In this age, where many readers have a breath-wise/skimming habit of reading things, instead of depth-wise [Ref 1, 2], blogs are an awesome since you can write as much as you want, post as many pictures one wants to. Blogging by those who are in science is a one of the ways of bridging the gap of communication that is abysmally low between researchers and the non-scientific public. No, not as a propaganda machine, but reaching out to the people who are interested in what one is talking about.
PLoS Biology’s article “An Introduction to Social Media to Scientists” sets the right pitch for those who are thinking of whether they should take the plunge to blogging or not! Read the article here [Ref 3]
Of course, there are other ways of communicating in the social media. But, I will for time being stick to blogs for the two main reasons mentioned by Birk and Goldstein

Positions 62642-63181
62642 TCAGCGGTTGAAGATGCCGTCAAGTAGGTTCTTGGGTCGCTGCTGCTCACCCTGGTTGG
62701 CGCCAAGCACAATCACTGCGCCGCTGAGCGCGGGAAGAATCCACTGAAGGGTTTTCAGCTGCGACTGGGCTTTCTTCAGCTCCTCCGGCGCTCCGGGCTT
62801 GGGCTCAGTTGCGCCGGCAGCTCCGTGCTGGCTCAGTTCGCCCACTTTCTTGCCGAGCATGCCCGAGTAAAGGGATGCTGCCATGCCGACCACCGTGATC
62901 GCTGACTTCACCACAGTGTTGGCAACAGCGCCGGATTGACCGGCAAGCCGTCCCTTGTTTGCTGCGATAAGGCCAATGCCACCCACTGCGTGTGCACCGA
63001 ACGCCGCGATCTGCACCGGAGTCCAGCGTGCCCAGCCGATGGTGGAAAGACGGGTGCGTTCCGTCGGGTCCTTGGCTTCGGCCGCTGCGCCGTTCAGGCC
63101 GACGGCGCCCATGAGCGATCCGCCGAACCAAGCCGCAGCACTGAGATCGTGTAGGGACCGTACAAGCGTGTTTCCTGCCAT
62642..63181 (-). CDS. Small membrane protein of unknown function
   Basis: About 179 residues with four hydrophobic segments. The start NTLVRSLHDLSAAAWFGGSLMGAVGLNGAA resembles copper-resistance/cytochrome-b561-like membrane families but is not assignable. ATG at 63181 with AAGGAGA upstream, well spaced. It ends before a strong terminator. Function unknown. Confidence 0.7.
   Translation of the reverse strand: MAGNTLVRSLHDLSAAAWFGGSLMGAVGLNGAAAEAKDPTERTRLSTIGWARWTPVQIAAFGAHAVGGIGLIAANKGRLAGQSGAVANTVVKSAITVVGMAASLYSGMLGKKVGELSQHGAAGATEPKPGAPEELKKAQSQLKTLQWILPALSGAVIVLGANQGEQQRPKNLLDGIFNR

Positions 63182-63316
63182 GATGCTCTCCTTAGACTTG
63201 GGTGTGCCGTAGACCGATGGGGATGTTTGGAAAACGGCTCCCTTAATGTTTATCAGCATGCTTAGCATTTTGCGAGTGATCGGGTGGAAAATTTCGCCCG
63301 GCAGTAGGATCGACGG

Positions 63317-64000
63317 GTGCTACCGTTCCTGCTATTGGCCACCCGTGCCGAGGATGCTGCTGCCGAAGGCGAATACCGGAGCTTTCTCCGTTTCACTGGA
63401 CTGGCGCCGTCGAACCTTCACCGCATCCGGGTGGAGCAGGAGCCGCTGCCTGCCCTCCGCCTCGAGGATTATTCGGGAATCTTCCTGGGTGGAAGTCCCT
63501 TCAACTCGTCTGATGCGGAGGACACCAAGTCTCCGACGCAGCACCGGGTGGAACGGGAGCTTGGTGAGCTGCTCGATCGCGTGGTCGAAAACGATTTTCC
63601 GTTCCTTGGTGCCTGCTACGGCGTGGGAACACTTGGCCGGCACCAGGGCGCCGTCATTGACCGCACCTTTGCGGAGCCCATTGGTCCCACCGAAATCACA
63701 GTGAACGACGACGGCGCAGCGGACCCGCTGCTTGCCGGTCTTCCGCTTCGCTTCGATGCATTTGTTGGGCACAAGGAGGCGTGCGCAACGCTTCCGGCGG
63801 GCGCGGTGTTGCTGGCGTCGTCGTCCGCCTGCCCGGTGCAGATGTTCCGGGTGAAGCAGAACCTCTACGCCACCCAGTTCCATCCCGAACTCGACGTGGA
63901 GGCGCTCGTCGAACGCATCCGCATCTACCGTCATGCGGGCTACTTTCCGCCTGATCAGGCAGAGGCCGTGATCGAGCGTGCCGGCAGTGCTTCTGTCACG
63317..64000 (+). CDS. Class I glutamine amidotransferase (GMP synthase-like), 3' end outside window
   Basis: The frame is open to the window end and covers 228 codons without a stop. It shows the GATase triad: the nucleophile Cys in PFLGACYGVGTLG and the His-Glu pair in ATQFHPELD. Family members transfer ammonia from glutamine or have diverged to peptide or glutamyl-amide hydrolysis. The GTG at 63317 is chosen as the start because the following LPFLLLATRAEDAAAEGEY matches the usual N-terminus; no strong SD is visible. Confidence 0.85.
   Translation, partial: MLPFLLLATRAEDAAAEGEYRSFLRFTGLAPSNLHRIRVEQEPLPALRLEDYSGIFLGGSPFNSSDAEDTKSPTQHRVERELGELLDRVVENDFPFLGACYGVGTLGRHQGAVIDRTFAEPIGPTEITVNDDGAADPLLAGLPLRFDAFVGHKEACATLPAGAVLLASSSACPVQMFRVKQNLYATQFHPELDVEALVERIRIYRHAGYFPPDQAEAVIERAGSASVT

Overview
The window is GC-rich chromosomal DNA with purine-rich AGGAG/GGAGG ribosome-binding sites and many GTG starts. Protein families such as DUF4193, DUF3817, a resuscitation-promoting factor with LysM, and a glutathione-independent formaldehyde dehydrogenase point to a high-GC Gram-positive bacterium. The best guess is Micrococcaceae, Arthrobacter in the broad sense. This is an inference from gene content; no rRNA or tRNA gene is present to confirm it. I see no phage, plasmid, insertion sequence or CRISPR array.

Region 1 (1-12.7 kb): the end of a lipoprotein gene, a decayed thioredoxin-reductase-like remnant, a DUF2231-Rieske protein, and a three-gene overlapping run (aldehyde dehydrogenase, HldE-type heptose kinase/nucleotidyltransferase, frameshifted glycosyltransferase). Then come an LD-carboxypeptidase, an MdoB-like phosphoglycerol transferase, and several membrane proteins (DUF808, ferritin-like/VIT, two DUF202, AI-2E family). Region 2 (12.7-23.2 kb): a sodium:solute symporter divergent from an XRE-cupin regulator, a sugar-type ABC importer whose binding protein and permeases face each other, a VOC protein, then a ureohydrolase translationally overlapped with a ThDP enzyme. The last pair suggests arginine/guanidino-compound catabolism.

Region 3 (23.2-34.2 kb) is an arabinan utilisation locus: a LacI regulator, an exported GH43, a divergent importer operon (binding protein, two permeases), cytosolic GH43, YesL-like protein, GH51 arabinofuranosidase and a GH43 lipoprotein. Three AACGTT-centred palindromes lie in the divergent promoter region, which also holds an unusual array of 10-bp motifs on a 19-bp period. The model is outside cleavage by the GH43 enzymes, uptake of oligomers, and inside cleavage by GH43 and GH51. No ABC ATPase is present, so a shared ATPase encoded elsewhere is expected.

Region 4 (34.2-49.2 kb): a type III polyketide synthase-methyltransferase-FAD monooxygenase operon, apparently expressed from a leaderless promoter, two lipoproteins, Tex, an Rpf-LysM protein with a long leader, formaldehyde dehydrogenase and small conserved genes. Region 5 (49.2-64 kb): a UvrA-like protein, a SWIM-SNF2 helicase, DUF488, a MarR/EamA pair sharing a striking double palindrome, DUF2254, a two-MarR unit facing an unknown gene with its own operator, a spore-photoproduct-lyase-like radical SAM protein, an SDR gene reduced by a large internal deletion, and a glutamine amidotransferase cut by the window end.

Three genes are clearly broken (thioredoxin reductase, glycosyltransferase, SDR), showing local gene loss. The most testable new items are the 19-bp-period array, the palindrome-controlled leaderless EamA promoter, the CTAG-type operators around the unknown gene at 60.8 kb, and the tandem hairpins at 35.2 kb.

Longevity; posts are accesible via search engines
Robust platform for building an online reputation.
One other effective way of making an online reputation is by editing Wikipedia articles. As of now, I find blogging about research articles to be highly rewarding for the following reasons
- Sharpening my writing skills (I don’t have to emphasize the importance of this skill for researchers whose native language is not English)
- Expressing one’s views in a professional manner
- Making me find more interesting articles that I can blog about, which translates to more reading done as well.
- For every post, I see my brain working the process of forming an idea, and finally seeing the effort achieve fruition. (This is very helpful to plan the way your write your manuscript with your own results)
- A sense of satisfaction that comes after clicking the button “Publish”
- Literacy Debate: Online, R U Really Reading?
- What is the Internet’s Effect on Deep Reading?
- Bik HM, & Goldstein MC (2013). An introduction to social media for scientists. PLoS biology, 11 (4) PMID: 23630451